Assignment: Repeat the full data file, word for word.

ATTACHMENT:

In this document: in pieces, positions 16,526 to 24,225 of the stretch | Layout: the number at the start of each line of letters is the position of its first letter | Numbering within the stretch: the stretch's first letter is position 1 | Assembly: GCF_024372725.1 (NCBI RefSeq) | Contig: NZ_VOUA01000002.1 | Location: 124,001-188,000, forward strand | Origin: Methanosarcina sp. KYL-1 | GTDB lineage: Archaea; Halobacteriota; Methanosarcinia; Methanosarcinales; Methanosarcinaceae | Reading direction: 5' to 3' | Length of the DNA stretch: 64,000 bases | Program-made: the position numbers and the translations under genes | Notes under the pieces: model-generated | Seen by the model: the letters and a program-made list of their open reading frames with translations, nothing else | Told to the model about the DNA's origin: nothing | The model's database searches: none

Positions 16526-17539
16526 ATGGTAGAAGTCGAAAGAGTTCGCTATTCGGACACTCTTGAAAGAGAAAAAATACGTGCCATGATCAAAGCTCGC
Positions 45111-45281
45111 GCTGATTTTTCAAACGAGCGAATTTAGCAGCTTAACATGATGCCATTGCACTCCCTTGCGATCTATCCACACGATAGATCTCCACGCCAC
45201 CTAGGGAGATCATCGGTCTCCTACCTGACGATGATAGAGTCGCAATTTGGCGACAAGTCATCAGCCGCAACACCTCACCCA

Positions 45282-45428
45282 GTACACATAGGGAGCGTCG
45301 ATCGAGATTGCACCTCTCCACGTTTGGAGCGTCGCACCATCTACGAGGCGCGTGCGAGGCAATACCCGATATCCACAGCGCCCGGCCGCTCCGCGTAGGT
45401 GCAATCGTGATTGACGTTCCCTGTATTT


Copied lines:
In this document: in pieces, positions 16,526 to 24,225 of the stretch | Layout: the number at the start of each line of letters is the position of its first letter | Numbering within the stretch: the stretch's first letter is position 1 | Assembly: GCF_024372725.1 (NCBI RefSeq) | Contig: NZ_VOUA01000002.1 | Location: 124,001-188,000, forward strand | Origin: Methanosarcina sp. KYL-1 | GTDB lineage: Archaea; Halobacteriota; Methanosarcinia; Methanosarcinales; Methanosarcinaceae | Reading direction: 5' to 3' | Length of the DNA stretch: 64,000 bases | Program-made: the position numbers and the translations under genes | Notes under the pieces: model-generated | Seen by the model: the letters and a program-made list of their open reading frames with translations, nothing else | Told to the model about the DNA's origin: nothing | The model's database searches: none

Positions 16526-17539
16526 ATGGTAGAAGTCGAAAGAGTTCGCTATTCGGACACTCTTGAAAGAGAAAAAATACGTGCCATGATCAAAGCTCGC
Positions 45111-45281
45111 GCTGATTTTTCAAACGAGCGAATTTAGCAGCTTAACATGATGCCATTGCACTCCCTTGCGATCTATCCACACGATAGATCTCCACGCCAC
45201 CTAGGGAGATCATCGGTCTCCTACCTGACGATGATAGAGTCGCAATTTGGCGACAAGTCATCAGCCGCAACACCTCACCCA

Positions 45282-45428
45282 GTACACATAGGGAGCGTCG
45301 ATCGAGATTGCACCTCTCCACGTTTGGAGCGTCGCACCATCTACGAGGCGCGTGCGAGGCAATACCCGATATCCACAGCGCCCGGCCGCTCCGCGTAGGT
45401 GCAATCGTGATTGACGTTCCCTGTATTT